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Aug 05, 2013 01:32 PM EDT

Childhood Obesity Among Five-Year-Olds Caused by Sugary Sodas, Juices and Sports Drinks

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Much research has already been published on childhood obesity, but a new study has linked unhealthy daily sugar-sweetened drinks to five-year-olds, Reuters reported.

The study, published in Pediatrics, found that five-year-old children who drink sodas, juices and sports drinks sweetened by sugar are more likely to become overweight than those who drink them less often.

The evidence in the past has mostly detailed obesity related to sugary drinks in teens and adults, but this is among the first for young children.

"Even though sugar-sweetened beverages are relatively a small percentage of the calories that children take in, that additional amount of calories did contribute to more weight gain over time," said Dr. Mark DeBoer, who led the study at the University of Virginia in Charlottesville.

The researchers surveyed parents in a national group representing 9,600 children, all born in 2001, when the kids were two, four and five. The parents were asked to report their income and education and how often their kids drank sugar-sweetened beverages and watched TV. Each child and parent were weighed at every survey visit.

About nine to 13 percent of the children, depending on age, had at least one sugary soda, sports drink or juice per day. Those children were more likely to have an overweight parent and watched an average of at least two hours of TV per day at the ages of four and five.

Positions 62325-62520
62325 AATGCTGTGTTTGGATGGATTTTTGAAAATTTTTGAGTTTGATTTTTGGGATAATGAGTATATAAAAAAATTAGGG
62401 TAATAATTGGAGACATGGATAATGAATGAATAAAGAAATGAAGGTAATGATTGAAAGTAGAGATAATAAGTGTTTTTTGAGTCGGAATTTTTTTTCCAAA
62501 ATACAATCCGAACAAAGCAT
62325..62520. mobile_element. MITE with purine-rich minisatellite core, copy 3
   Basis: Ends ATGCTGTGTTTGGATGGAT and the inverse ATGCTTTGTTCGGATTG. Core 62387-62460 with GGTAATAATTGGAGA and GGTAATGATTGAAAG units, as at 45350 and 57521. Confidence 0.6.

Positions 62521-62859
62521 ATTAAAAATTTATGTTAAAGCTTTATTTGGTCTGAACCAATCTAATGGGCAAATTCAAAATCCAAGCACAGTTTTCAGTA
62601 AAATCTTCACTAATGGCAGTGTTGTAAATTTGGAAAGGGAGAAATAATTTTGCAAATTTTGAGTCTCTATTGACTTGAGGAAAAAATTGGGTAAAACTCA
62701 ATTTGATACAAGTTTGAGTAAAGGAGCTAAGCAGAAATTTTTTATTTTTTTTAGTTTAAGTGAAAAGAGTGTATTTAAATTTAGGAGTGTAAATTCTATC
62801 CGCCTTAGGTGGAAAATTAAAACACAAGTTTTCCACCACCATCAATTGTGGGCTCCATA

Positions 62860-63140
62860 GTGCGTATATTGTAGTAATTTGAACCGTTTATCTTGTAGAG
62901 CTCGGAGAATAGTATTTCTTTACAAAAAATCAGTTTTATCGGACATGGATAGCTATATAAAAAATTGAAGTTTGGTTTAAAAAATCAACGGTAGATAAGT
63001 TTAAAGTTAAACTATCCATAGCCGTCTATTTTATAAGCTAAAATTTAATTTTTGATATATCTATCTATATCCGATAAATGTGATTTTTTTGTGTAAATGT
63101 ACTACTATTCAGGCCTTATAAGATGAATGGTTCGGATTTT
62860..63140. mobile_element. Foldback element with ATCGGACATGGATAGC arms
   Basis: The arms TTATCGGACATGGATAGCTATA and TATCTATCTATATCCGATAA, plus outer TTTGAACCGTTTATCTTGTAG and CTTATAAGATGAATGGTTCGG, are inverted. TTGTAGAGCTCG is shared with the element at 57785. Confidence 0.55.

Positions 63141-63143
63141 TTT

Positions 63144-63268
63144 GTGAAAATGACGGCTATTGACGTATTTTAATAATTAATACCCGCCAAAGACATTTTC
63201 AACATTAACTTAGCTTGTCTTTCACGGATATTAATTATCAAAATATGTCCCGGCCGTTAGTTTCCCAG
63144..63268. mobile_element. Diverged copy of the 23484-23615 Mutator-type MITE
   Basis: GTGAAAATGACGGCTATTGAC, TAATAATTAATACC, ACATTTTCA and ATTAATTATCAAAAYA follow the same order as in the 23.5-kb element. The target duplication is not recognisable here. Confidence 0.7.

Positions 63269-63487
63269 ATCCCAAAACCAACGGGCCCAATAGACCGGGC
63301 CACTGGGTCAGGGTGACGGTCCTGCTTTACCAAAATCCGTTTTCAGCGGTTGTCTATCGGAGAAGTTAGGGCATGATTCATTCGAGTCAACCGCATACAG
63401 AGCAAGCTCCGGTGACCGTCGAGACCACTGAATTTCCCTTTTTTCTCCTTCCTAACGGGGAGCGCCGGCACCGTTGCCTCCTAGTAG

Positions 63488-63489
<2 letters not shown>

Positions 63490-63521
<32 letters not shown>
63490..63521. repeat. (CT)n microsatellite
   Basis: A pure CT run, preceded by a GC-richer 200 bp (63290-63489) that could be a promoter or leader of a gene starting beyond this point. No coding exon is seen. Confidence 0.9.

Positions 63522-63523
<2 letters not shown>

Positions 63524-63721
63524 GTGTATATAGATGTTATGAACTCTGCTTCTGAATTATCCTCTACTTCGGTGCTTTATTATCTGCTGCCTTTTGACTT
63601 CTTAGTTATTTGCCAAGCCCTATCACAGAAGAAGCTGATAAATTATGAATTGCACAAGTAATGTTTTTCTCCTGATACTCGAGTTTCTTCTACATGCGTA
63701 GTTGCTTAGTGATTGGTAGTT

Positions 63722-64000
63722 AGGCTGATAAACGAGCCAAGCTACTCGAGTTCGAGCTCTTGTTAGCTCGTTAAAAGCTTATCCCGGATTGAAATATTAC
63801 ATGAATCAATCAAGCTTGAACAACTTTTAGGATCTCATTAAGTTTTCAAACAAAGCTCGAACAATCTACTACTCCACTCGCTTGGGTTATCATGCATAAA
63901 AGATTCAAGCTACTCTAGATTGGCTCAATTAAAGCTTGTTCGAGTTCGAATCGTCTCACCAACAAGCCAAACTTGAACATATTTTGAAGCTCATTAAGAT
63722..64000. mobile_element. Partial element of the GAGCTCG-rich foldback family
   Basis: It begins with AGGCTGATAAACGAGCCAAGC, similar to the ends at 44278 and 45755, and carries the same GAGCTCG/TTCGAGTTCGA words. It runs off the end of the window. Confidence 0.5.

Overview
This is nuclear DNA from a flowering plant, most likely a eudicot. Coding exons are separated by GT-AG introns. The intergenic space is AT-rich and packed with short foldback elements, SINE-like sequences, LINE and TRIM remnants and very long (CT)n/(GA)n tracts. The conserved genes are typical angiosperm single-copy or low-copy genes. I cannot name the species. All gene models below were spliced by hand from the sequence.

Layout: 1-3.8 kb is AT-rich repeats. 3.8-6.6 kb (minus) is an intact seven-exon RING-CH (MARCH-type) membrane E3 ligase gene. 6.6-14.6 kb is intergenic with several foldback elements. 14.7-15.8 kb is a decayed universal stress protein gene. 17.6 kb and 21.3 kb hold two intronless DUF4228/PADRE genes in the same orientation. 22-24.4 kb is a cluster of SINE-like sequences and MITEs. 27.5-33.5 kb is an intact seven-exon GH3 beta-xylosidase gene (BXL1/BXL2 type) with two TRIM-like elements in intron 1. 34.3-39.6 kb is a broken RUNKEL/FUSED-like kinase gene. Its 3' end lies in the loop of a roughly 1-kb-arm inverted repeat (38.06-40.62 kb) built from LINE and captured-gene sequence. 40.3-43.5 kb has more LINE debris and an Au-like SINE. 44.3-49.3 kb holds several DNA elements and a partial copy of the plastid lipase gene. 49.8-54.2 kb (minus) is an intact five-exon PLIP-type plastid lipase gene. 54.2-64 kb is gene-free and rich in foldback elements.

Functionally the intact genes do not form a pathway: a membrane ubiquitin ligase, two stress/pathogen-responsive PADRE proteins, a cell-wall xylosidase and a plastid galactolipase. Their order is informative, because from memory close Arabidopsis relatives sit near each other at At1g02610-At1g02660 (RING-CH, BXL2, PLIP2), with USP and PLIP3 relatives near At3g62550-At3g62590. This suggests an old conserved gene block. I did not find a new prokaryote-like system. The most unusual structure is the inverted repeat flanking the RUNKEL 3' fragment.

The most telling evidence of all was that children who drank at least one sugary drink per day were more 43 percent more likely to become obese than children who drank less on average or none at all.

Obesity was determined in the children if their body mass index scored above the 95th percentile for their age, as determined by the U.S. Centers for Disease Control and Prevention. About 15 percent of the five-year olds surveyed were obese.

"Overweight and obesity are caused by an imbalance between calories consumed from all foods and beverages (total diet) and calories burned (physical activity)," the authors wrote in a statement. "Therefore, it is misleading to suggest that beverage consumption is uniquely responsible for weight gain among this group of children, especially at a time in their lives when they would normally gain weight and grow."

The study did not take into account the children's other eating habits or physical activity. DeBoer recommended water and milk as ideal beverage options for young children.

Dr. Y. Claire Wang, who studies childhood nutrition and obesity at the Columbia University Mailman School of Public Health in New York and was not involved in the study, was not surprised by the findings.

"This is really just adding to the evidence we already know that (drinking) sugar-sweetened beverages in childhood is associated with weight gain. It's definitely one of the major, if not the main, driver in childhood obesity," she said.

Wang recommended whole fruits instead of fruit juices, but also that sugary drinks and snacks should not be cut out entirely.

"It's not to say that you're going to ban all these sugary things ... from people's childhoods," she said. "It's just they're supposed to be very rare treats."

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